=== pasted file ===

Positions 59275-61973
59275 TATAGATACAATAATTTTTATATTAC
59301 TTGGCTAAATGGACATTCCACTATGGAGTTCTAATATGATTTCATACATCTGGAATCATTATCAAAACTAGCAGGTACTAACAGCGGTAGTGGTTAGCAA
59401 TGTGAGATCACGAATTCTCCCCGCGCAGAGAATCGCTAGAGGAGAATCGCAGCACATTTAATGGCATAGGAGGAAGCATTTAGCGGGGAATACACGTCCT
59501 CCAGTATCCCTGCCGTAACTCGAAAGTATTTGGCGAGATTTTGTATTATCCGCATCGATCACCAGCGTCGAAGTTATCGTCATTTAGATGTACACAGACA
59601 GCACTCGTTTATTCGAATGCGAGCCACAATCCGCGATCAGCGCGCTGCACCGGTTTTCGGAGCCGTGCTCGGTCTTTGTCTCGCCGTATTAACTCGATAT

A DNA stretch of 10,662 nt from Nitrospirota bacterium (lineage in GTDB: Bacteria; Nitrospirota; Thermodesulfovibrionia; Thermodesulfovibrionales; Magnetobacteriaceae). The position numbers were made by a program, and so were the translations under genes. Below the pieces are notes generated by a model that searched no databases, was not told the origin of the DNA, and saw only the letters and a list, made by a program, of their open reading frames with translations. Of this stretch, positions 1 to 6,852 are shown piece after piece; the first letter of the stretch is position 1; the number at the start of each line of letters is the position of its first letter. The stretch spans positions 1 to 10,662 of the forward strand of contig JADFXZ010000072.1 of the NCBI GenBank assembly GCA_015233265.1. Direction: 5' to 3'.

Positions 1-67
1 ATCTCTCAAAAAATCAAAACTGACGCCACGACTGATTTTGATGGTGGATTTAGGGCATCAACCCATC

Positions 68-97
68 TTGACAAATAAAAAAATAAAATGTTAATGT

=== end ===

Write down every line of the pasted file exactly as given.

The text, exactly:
Positions 59275-61973
59275 TATAGATACAATAATTTTTATATTAC
59301 TTGGCTAAATGGACATTCCACTATGGAGTTCTAATATGATTTCATACATCTGGAATCATTATCAAAACTAGCAGGTACTAACAGCGGTAGTGGTTAGCAA
59401 TGTGAGATCACGAATTCTCCCCGCGCAGAGAATCGCTAGAGGAGAATCGCAGCACATTTAATGGCATAGGAGGAAGCATTTAGCGGGGAATACACGTCCT
59501 CCAGTATCCCTGCCGTAACTCGAAAGTATTTGGCGAGATTTTGTATTATCCGCATCGATCACCAGCGTCGAAGTTATCGTCATTTAGATGTACACAGACA
59601 GCACTCGTTTATTCGAATGCGAGCCACAATCCGCGATCAGCGCGCTGCACCGGTTTTCGGAGCCGTGCTCGGTCTTTGTCTCGCCGTATTAACTCGATAT

A DNA stretch of 10,662 nt from Nitrospirota bacterium (lineage in GTDB: Bacteria; Nitrospirota; Thermodesulfovibrionia; Thermodesulfovibrionales; Magnetobacteriaceae). The position numbers were made by a program, and so were the translations under genes. Below the pieces are notes generated by a model that searched no databases, was not told the origin of the DNA, and saw only the letters and a list, made by a program, of their open reading frames with translations. Of this stretch, positions 1 to 6,852 are shown piece after piece; the first letter of the stretch is position 1; the number at the start of each line of letters is the position of its first letter. The stretch spans positions 1 to 10,662 of the forward strand of contig JADFXZ010000072.1 of the NCBI GenBank assembly GCA_015233265.1. Direction: 5' to 3'.

Positions 1-67
1 ATCTCTCAAAAAATCAAAACTGACGCCACGACTGATTTTGATGGTGGATTTAGGGCATCAACCCATC

Positions 68-97
68 TTGACAAATAAAAAAATAAAATGTTAATGT